Why do you keep accepting invites to speak at college campuses? It’s important to demonstrate that we shouldn’t be afraid to speak out. I can’t control how people react to me. If they decide to get violent, that’s their prerogative, and they should be dealt with accordingly. If you spend your life worried about how people are going to react, you should just stay home.

Or find a safe space. I think safe spaces are a terrible idea and make kids weaker and stupider and crazier.

You became a syndicated columnist at age 17. Have you always been into politics? Yeah. I always loved U.S. history. I grew up on the movie 1776, so much that I dressed up as John Adams every Halloween. I still remember the lyrics to that entire movie. My family would also talk about current events a lot, and I always read a ton. Conservatism appealed to me ever since I was young because of the emphasis on personal responsibility, also emphasized in Judaism. The Bible is not exactly a lefty document.

Any predictions for the next election? I gave up on predictions. I lost too much money on the last election when I bet that Trump would lose.

Do you think that Trump has hurt the young base of Republicans? It hurt the young base of potential Republican voters, who are now more likely to vote Democrat. For example, he makes it difficult for Republicans to reach young Hispanics when he says Mexican-Americans cannot be fair judges.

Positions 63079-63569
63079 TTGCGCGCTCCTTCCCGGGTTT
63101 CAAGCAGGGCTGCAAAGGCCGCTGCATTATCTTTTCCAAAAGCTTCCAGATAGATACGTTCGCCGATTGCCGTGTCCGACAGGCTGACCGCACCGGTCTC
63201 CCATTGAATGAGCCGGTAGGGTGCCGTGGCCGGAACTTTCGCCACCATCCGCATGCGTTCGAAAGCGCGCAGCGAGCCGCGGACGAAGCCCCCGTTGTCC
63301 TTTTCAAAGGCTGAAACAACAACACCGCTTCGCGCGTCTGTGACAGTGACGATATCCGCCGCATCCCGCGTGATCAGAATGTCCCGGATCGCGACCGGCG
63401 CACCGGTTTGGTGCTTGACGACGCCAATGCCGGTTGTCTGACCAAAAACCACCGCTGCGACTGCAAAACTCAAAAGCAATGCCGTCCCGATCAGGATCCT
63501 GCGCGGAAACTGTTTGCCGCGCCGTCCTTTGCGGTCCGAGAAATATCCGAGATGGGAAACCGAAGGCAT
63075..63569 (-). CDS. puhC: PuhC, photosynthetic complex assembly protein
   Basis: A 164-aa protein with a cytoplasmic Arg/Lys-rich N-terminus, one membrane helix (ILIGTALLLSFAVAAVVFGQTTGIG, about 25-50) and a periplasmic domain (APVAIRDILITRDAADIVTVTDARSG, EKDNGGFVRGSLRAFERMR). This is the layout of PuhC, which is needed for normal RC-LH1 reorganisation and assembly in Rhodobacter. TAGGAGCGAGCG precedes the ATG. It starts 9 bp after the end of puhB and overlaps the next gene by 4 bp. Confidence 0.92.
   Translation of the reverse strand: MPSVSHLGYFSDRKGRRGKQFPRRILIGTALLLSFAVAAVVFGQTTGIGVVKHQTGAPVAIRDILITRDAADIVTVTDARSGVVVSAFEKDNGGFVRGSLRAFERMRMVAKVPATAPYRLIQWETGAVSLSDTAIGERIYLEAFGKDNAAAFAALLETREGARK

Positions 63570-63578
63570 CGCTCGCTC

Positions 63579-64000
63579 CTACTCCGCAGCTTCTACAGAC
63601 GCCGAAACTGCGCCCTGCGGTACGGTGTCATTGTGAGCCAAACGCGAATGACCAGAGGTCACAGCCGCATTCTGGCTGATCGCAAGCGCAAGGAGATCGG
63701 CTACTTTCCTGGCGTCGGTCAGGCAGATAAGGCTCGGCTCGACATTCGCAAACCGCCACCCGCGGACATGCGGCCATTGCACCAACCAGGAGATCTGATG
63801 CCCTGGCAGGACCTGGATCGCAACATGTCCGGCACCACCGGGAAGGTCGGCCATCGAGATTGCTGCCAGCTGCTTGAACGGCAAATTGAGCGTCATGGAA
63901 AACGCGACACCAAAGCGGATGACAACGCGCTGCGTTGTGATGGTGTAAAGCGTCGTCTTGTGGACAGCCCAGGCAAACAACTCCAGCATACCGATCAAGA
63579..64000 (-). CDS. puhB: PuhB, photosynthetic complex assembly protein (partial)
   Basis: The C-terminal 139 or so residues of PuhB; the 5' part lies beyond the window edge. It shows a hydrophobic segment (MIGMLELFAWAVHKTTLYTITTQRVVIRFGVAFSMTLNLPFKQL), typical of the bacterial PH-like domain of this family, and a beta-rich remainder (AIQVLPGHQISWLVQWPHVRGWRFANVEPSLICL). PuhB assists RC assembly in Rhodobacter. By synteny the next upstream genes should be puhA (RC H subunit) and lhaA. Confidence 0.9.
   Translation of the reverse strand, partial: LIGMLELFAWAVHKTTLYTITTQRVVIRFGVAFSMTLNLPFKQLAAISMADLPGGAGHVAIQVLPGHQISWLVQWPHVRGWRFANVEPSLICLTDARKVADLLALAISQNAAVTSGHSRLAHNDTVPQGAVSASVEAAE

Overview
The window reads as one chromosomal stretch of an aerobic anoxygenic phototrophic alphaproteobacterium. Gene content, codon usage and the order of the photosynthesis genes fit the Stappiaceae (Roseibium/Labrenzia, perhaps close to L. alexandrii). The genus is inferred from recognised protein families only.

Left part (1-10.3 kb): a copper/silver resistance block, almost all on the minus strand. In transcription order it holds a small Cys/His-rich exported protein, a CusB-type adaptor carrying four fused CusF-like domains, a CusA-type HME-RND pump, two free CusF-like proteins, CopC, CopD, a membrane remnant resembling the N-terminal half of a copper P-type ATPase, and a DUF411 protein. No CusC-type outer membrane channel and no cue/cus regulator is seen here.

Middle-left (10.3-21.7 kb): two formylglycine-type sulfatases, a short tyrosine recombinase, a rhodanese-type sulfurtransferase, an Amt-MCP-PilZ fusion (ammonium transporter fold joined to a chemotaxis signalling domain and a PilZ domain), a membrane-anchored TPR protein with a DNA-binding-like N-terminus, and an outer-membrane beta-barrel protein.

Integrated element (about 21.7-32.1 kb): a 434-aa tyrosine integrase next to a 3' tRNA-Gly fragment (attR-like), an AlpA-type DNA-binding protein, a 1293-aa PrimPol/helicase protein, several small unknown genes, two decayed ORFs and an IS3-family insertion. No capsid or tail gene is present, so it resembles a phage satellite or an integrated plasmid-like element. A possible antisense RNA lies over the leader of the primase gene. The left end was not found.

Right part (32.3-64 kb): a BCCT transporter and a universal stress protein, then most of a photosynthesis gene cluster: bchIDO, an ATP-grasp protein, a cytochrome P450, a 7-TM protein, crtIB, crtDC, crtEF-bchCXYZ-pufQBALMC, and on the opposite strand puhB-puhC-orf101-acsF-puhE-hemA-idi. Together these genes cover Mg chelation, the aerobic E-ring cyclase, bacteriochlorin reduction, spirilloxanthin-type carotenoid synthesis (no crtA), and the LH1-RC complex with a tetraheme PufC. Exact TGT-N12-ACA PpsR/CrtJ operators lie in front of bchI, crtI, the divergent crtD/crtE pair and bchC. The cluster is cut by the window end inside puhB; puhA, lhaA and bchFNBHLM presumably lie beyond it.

You grew up in a religious Jewish family, but not all your siblings stayed religious. Why did you? I always liked the religious lifestyle. I never found arguments against the existence of God compelling. I thought having standards and rules was good for personal betterment, getting married, and creating good homes for raising children. The best proof to the truth of my faith is how its moral rules contributed to the building of mankind’s greatest civilization, Western civilization, which has the highest standard of living and has championed the value of women, reason, freedom, and individual worth.

Christianity believes in similar moral rules. Why Judaism? I believe all the claims in the Old Testament (our Jewish Bible) are reiterated in the Christian New Testament as opposed to being fundamentally changed. But my own view of Jesus, as is Judaism’s, is that God does not take human form. My business partner is an evangelical pastor, but it makes more sense to me that you take responsibility for your own sins, as opposed to Jesus dying for your sins. In Judaism, you’re constantly atoning for your own sins. I’m works-based; Christianity is largely grace-based.